This post focuses on outlines the vision of The state of the post reflects where the product will be in Q4 2022. For instance, we are currently in Beta of our new upload API that natively uses UCAN for auth, and will have this incorporated in the client and website the coming weeks. In the meantime, some of what is outlined in this blog post might not yet be incorporated into the core and NFT.Storage products.

Click here to read Part 1 of our introduction to the platform!

The DAG House team is building the platform to let developers take full advantage of the compelling advantages of the Data Layer and build the next generation of experiences for them and their users. In this section, we introduce the platform “stack,” which involves the protocols of the Data Layer, and the specific products of the platform built to make them easy to use for developers.

📣 Today, NFT.Storage uses the platform on its path to provide off-chain NFT storage as a public good, so if you use NFT.Storage you can take advantage of the data layer for free!

Protocols we use

The cornerstone of the stack is the protocols of the Data Layer. We gave an overview of these earlier, but getting more in depth gives a picture of all the advantages that these protocols provide. This section gets a bit into the weeds around a lot of acronyms, but the concepts themselves are familiar ones, so please do bear with us!

  • IPFS: Peer-to-peer protocols that references data by its unique content identifier (CID)

  • IPFS itself enables networks where users can host or retrieve data using a CID, which is unique to the data, and access it as long as there is at least one peer on the network hosting a copy of the data

  • participates in the public IPFS network, which is what most people reference when talking about IPFS - anyone can get data off the network with its CID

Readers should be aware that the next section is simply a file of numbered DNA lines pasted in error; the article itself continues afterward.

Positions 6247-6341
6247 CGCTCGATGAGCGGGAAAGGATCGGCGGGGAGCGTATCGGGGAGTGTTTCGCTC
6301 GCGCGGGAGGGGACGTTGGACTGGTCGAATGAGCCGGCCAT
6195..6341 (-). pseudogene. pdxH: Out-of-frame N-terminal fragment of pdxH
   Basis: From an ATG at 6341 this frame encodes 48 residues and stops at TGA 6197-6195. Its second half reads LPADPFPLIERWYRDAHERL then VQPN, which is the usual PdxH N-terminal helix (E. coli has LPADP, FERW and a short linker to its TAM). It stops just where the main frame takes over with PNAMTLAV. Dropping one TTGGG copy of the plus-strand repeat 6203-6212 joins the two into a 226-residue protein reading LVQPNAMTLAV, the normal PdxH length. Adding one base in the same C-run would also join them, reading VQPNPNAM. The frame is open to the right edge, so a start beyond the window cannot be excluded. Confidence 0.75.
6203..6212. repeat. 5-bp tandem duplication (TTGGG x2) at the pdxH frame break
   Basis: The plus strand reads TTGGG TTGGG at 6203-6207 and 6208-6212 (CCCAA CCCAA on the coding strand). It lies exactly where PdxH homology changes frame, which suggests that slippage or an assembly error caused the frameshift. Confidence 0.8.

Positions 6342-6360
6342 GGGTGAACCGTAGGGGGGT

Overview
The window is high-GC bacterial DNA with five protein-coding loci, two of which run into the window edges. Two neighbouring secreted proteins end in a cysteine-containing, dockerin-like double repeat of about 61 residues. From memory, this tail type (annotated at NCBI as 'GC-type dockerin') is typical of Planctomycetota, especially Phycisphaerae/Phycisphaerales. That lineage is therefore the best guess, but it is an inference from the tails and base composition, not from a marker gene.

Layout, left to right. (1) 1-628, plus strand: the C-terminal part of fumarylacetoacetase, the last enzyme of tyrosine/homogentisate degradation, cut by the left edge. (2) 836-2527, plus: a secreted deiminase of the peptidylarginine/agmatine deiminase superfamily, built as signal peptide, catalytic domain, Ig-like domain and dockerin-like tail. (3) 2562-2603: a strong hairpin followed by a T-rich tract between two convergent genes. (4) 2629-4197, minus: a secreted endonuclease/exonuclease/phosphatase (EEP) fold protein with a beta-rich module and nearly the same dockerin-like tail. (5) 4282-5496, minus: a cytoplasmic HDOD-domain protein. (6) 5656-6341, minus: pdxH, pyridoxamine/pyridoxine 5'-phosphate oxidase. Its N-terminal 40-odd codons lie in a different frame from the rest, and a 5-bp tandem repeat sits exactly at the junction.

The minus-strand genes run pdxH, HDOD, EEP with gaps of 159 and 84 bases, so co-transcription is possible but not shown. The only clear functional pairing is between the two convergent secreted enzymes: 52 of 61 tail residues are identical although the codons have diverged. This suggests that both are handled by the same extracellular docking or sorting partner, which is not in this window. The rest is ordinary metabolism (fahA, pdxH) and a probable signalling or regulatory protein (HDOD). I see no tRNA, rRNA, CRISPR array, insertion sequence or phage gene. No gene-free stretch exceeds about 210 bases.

• IPFS utilizes IPLD under the hood - it allows IPFS to easily link blocks of data together (to represent things like file systems, databases, and JSON, as well as how a single large file gets split up into smaller blocks)

    • As a result, everything in IPFS can be represented as a graph of blocks
    • This can create efficiencies around deduplication, efficient loading and diff’ing of data, and more
  • We generally exchange data in IPFS in the form of CAR files, which is a serialized set of CIDs and block data into a file

    • Since it’s a file, this puts everything one needs to interact with IPLD-structured data into a convenient format that can be sent over any transport (HTTP, etc.)
    • Since client-side CAR generation results in the CID being generated locally, the user can have full confidence no one tampered with it, even when they access it later
  • If you’d like to dive a bit deeper, check this out, which dives deeper into the technical details of the underlying data protocols

  • DID: A type of identifier that enables a verifiable, decentralized digital identity (decentralized identity document)

    • Any private-public keypair can generate a unique DID
    • Since DIDs are globally unique, they can be used to represent any actor in a system, opening things up even further
    • For instance, within the platform, users, storage accounts, virtual machines, and more can all be viewed as separate actors
  • UCAN: An auth token that self-contains all information for a service to cryptographically verify that a given actor has authorization to perform a certain action

  • UCAN tokens are issued using a DID and a signature from the DID’s private key; this signature can be used to verify the validity of the token

  • This means no external sources of truth are required to authorize services, and the same UCAN token can be used by any service that recognizes that DID for the services it requests

  • Further, UCANs allow for delegations of permissions across DIDs, meaning a user with a certain set of permissions can sign and delegate a subset of its permissions to other DIDs

  • And since anything with a private-public keypair can generate a DID, UCANs can be an auth layer that naturally plugs into existing identity primitives and services (e.g., crypto wallets)

  • With IPFS’s ability to immutably address any data and link it together, and UCAN’s self-containing authorization, these two protocols can also be used in tandem to unlock even more

    • An IPFS graph can contain all data needed for a service to provide an operation, including the UCAN token (e.g., store this data! run this workload on top of this data!)
    • With a standardized structure to make calls across interfaces and using CAR files as the transport to ensure all data needed is there, this opens up RPC layers that are interoperable across services